• Behavioral: Cognitive behavioral therapy (CBT)
    Participants will attend twice weekly CBT sessions for 2 weeks and then once weekly sessions for 10 weeks. Sessions will focus on modifying thoughts and behaviors that may contribute to depression.
  • Procedure: TRODAT-1 single photon emission computed tomographic (SPECT) imaging
    Participants' striatal dopamine transporter (DAT) levels will be measured using [99mTc]TRODAT-1 SPECT with magnetic resonance imaging (MRI) co-localization on two separate occasions. Participants with depression will undergo TRODAT-1 SPECT imaging immediately before and after 12 weeks of their assigned treatment. Healthy participants will undergo TRODAT-1 SPECT imaging at baseline and 12 weeks later.
  • Active Comparator: 1
    Healthy participants will undergo TRODAT-1 SPECT imaging.
    Intervention: Procedure: TRODAT-1 single photon emission computed tomographic (SPECT) imaging
  • Experimental: 2
    Participants with depression will undergo TRODAT-1 SPECT imaging and treatment with s-citalopram.
    Interventions:
    • Drug: S-citalopram
    • Procedure: TRODAT-1 single photon emission computed tomographic (SPECT) imaging
  • Active Comparator: 3
    Participants with depression will undergo TRODAT-1 SPECT imaging and treatment with cognitive behavioral therapy.
    Interventions:
    • Behavioral: Cognitive behavioral therapy (CBT)
    • Procedure: TRODAT-1 single photon emission computed tomographic (SPECT) imaging
Not Provided

*   Includes publications given by the data provider as well as publications identified by ClinicalTrials.gov Identifier (NCT Number) in Medline.
 
Completed
66
Same as current
December 2009
August 2009   (Final data collection date for primary outcome measure)

Inclusion Criteria:

  • DSM-IV diagnosis of major depressive episode (MDE) or major depressive disorder (MDD)
  • Drug free of psychotropic medication for more than 6 months before study entry
  • 17-item Hamilton Depression Scale (HAM-D17) score of greater than 16
  • Woman of childbearing age with a negative pregnancy test within 48 hours of study entry
  • Absence of DSM-IV Axis I diagnosis as determined by Structured Clinical Interview for DSM Disorders (SCID)

Exclusion Criteria:

  • DSM-IV Axis I diagnosis other than MDE
  • History of mania
  • Current alcohol or drug abuse, or alcohol or drug dependence within 6 months before study entry
  • History of sensitivity or intolerance to s-citalopram
  • Medical contraindication to the use of s-citalopram
  • Unstable medical condition (e.g., angina pectoris, untreated hypertension)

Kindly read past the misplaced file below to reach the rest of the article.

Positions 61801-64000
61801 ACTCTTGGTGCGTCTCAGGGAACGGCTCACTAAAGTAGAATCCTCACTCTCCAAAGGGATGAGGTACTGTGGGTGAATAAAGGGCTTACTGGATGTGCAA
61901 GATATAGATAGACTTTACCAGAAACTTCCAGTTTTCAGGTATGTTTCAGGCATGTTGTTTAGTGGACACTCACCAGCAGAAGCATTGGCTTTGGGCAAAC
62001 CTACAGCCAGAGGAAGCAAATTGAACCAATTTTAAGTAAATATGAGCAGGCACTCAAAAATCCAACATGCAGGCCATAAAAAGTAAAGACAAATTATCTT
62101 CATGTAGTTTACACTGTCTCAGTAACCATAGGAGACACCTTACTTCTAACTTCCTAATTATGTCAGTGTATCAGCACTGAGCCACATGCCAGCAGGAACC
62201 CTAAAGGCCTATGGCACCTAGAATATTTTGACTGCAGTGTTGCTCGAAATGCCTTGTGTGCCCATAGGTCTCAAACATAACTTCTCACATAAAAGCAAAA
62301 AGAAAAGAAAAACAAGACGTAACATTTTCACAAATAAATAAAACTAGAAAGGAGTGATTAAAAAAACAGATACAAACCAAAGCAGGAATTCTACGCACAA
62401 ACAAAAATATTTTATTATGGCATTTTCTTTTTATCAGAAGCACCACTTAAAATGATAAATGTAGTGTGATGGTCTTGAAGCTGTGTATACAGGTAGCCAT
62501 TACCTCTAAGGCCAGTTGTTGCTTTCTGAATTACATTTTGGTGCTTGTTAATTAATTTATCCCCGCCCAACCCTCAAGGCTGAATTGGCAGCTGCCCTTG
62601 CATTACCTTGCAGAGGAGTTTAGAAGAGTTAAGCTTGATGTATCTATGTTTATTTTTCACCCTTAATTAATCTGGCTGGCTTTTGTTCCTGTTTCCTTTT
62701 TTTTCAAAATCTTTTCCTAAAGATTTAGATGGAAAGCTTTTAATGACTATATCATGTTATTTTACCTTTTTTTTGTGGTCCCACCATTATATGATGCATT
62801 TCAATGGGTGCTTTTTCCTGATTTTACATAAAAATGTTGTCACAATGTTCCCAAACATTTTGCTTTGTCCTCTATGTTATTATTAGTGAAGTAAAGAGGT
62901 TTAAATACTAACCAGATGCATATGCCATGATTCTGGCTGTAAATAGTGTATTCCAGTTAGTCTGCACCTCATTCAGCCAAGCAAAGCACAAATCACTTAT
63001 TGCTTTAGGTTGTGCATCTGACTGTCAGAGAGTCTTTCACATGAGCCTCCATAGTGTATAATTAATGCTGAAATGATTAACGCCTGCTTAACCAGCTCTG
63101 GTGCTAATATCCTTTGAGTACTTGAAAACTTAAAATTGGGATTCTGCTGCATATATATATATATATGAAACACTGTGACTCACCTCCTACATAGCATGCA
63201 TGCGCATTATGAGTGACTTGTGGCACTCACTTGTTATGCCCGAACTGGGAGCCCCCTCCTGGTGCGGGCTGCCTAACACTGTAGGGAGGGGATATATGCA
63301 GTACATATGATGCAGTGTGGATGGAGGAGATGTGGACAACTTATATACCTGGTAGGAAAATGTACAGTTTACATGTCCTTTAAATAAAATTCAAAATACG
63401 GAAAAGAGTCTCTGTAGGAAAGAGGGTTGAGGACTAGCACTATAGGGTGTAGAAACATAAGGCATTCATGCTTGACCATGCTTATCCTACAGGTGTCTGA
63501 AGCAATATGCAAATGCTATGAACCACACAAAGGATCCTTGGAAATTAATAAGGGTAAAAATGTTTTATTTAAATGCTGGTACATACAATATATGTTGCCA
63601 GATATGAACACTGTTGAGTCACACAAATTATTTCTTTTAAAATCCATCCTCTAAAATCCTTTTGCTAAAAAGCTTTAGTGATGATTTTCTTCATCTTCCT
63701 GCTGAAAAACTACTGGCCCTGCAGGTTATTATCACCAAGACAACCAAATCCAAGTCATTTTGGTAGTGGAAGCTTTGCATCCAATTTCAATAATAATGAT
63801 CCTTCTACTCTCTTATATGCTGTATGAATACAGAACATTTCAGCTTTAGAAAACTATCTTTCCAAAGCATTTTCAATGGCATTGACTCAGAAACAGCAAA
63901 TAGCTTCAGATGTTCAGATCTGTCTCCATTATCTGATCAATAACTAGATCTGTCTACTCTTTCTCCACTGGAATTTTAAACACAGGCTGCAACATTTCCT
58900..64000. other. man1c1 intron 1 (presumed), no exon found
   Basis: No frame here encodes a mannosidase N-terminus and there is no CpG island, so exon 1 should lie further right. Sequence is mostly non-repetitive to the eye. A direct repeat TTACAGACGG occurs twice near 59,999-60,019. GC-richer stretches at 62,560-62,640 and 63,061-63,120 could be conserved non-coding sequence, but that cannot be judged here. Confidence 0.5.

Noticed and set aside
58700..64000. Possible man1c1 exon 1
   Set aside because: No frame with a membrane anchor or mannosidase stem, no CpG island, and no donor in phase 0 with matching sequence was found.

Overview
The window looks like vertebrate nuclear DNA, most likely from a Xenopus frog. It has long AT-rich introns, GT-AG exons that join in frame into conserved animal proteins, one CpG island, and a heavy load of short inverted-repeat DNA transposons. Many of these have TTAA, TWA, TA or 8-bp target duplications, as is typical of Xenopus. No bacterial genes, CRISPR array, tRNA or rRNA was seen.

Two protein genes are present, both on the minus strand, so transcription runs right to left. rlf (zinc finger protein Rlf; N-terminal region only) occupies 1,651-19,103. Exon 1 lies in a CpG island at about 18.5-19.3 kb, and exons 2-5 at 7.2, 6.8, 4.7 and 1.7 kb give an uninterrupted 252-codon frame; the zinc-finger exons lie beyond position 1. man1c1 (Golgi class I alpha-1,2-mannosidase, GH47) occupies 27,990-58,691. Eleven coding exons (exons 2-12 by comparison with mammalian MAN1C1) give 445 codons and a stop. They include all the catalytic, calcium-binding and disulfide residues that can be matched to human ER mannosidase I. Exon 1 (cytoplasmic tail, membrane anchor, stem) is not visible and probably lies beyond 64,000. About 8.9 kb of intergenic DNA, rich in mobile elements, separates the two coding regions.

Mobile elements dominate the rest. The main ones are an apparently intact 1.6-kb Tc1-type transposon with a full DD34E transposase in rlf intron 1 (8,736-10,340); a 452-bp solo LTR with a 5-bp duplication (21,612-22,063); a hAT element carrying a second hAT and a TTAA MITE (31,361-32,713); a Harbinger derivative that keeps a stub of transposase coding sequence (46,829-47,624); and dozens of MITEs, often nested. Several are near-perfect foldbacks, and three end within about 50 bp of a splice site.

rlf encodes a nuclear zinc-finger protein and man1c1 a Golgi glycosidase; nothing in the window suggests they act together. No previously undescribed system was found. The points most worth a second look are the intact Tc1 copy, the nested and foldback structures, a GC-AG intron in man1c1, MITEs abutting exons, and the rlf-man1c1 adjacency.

• Pregnant or breastfeeding
  • Woman of childbearing potential not using a medically acceptable form of birth control
  • Actively suicidal or requiring hospitalization
  • Requiring additional psychotropic drug therapy
  • History of transient ischemic attacks
  • History of cerebral infarction (including lacunar infarct with symptoms that last more than 24 hours)
  • History of Binswanger's disease (or a history of hypertensive encephalopathy)
  • History of intracranial hemorrhage
  • History of head trauma with loss of consciousness
  • History of encephalitis
  • History of extended exposure to known neurotoxin (e.g., cyanide, carbon monoxide)
  • Uncontrolled metabolic disorder (e.g., thyroid disease, diabetes mellitus)
  • History of cognitive impairment other than MDE
  • History of normal pressure hydrocephalus
  • History of cancer metastatic to the central nervous system
  • History of Parkinson's disease or other basal ganglia disease
  • History of Guillain-Barre syndrome (chronic or relapsing polyneuropathy)
  • Inability to undergo an MRI scan
  • History of DSM-IV Axis I Mood Disorder
Sexes Eligible for Study: All
18 Years to 65 Years   (Adult, Older Adult)
Yes
Contact information is only displayed when the study is recruiting subjects
United States
 
 
NCT00655057
R34MH070753( U.S. NIH Grant/Contract )
R34MH070753 ( U.S. NIH Grant/Contract )
DATR A3-NSS
Yes
Not Provided
Not Provided
Jay Amsterdam, University of Pennsylvania
University of Pennsylvania
National Institute of Mental Health (NIMH)
Principal Investigator: Jay D. Amsterdam, MD University of Pennsylvania
University of Pennsylvania
July 2012

ICMJE     Data element required by the International Committee of Medical Journal Editors and the World Health Organization ICTRP